Last updated: September 07. 2013 5:51PM - 160 Views

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An undercover police officer who built cases against 31 defendants over the course of seven months said submersion into the drug culture was “an eye-opener.”



The officer, who went by the alias “Erin,” said the diversity of the suspects in the case, which included men and women ages 17 to 51 of various ethnicities, goes to show “drugs can affect everybody, anywhere.”



More than 40 officers from the Sedalia Police Department and Missouri Highway Patrol conducted an arrest warrant sweep Thursday as a result of the undercover operation. Officers served warrants to 27 suspects as of Friday, and continued to look for the remaining six defendants.



Erin, whose real name has not been released, will continue to work with the Sedalia Police Department in the patrol division. The undercover operation was her first assignment upon being hired out of the police academy.



Playing the part



Erin, who in real life prefers a night at home over going out, says she had to play a role as someone who enjoyed hanging out at bars, socializing, being outgoing and asking a lot of questions. Even the way she dressed changed. Erin is typically more conservative, but undercover she had to put on makeup and wear different clothes.



“I was playing a role, very much so,” she said.



Her work consisted of a lot of late nights, networking and buying drugs. Then she would meet with Sgt. Phil Stewart in a storage shed to do paperwork and catalogue evidence.



Erin felt a little uncomfortable at first when officers began serving arrest warrants and she was revealed to suspects as an undercover officer.



“Overall, the responses were that they knew they had committed a crime and there were consequences,” she said.



The police department thought an undercover operation could be a solution to problems with street-level drug activities, which were visible to the public but difficult for police to catch. But the police department was at its maximum capacity of 44 officers and undercover operations are fairly expensive. Chief John DeGonia requested permission for the operation from City Administrator Keith Riesberg. At the time, the mayor’s office was vacant with the death of Mayor Bob Wasson.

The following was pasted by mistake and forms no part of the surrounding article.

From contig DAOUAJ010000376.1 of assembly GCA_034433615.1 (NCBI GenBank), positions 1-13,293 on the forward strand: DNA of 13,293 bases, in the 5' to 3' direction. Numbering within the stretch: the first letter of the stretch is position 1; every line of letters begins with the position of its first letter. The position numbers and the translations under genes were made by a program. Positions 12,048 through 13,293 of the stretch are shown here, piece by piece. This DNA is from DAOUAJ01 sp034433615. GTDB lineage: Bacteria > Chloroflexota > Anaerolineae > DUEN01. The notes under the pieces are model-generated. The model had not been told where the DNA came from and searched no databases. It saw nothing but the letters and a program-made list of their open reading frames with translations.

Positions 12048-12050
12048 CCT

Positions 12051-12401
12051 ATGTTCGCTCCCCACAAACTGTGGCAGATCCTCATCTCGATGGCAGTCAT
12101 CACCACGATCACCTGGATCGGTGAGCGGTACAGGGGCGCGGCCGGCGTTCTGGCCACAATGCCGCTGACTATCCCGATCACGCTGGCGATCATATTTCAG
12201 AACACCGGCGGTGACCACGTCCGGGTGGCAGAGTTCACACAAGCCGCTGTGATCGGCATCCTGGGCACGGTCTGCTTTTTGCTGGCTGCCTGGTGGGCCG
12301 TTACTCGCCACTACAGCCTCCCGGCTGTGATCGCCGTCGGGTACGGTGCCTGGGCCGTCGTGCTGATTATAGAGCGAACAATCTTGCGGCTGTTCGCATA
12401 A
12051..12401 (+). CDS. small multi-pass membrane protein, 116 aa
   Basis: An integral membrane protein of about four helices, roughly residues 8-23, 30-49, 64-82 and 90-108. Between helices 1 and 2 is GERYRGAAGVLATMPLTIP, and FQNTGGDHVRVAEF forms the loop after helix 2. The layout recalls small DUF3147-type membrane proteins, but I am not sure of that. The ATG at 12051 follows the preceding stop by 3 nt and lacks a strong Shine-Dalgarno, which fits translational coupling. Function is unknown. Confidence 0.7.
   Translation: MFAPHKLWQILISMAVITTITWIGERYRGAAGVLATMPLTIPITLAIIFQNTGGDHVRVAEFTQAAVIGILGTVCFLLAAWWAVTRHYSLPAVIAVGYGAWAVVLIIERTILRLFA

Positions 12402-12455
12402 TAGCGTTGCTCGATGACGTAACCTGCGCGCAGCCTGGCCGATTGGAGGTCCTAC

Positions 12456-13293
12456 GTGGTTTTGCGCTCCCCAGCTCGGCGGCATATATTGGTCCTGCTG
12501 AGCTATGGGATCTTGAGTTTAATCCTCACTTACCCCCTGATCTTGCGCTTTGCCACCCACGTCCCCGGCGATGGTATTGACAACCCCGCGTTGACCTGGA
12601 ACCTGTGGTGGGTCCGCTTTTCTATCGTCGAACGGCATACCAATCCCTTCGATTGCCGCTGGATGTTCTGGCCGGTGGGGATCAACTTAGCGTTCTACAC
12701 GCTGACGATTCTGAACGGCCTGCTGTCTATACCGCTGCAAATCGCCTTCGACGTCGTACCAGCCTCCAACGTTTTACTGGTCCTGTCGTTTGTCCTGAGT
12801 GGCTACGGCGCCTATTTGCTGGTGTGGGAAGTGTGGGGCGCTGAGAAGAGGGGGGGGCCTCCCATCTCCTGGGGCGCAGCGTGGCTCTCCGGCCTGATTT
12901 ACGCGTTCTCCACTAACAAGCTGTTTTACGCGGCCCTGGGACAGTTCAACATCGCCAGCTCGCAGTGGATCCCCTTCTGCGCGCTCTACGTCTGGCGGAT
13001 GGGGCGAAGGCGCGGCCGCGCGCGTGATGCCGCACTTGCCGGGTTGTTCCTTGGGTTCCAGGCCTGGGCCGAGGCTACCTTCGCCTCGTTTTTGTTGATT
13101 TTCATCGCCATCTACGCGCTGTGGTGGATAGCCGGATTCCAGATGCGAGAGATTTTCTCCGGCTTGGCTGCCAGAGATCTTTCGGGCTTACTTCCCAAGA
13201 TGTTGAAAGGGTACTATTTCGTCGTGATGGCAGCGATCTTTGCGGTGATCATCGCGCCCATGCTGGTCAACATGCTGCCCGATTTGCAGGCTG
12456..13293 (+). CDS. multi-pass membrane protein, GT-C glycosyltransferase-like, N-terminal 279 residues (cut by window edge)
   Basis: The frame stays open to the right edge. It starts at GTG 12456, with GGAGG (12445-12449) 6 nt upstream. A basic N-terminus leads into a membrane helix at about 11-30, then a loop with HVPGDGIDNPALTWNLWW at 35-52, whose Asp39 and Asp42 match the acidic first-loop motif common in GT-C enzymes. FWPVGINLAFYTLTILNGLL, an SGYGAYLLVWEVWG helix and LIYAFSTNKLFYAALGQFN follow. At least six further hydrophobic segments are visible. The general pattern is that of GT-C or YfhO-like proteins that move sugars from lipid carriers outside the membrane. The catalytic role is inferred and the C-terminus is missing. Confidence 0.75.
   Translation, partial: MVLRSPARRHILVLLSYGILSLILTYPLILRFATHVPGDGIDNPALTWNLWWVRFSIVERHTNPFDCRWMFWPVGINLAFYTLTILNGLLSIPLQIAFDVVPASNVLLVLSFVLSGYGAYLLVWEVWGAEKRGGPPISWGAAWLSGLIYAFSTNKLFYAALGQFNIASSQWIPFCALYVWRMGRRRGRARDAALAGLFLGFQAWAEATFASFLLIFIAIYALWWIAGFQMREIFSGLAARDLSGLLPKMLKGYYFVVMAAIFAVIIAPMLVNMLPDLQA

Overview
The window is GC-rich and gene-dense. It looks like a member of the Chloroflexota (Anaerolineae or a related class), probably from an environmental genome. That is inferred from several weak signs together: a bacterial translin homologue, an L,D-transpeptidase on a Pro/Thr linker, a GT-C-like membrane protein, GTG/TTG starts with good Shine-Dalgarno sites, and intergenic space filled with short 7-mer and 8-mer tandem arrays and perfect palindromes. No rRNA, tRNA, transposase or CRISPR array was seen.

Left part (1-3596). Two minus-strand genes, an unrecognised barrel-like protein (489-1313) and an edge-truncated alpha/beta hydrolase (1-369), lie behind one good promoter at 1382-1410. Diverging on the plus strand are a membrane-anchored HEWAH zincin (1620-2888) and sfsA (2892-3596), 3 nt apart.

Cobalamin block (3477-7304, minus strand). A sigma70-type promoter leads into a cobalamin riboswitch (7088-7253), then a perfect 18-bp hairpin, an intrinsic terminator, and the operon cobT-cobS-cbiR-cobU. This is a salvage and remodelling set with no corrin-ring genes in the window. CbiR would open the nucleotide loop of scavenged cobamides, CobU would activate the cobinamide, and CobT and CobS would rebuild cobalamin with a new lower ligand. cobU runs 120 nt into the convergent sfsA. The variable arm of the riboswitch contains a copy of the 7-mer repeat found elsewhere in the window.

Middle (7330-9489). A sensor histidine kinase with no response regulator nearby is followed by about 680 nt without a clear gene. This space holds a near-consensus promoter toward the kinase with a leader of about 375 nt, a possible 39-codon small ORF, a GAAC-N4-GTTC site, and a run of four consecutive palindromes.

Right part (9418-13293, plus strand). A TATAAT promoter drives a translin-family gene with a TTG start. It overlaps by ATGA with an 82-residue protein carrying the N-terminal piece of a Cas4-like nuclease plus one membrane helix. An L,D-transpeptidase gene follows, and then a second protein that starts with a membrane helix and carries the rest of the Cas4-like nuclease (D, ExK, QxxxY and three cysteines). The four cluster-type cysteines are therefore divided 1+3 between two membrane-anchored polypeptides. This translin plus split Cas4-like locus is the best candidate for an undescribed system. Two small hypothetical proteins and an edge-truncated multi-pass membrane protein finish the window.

“He was fully supportive,” DeGonia said.



DeGonia went in search of an undercover officer and found the best candidate in Erin, whom he met at the police academy. She was highly recommended by her instructors — in fact, they considered offering her a position as part of the academy staff.



“She was mature and methodical, and that’s exactly what you want,” DeGonia said.



Erin received several other offers, including with a department that would have paid an annual salary that was $10,000 more than what Sedalia offered.



“We were extremely lucky to get her,” DeGonia said. “She was a very marketable individual and I’m proud she chose here.”



The opportunity to work undercover and the Sedalia community is what attracted Erin to the department.



“I saw an opportunity to make an impact immediately in the community,” she said. “I can make an impact and see criminals and justice served at the end.”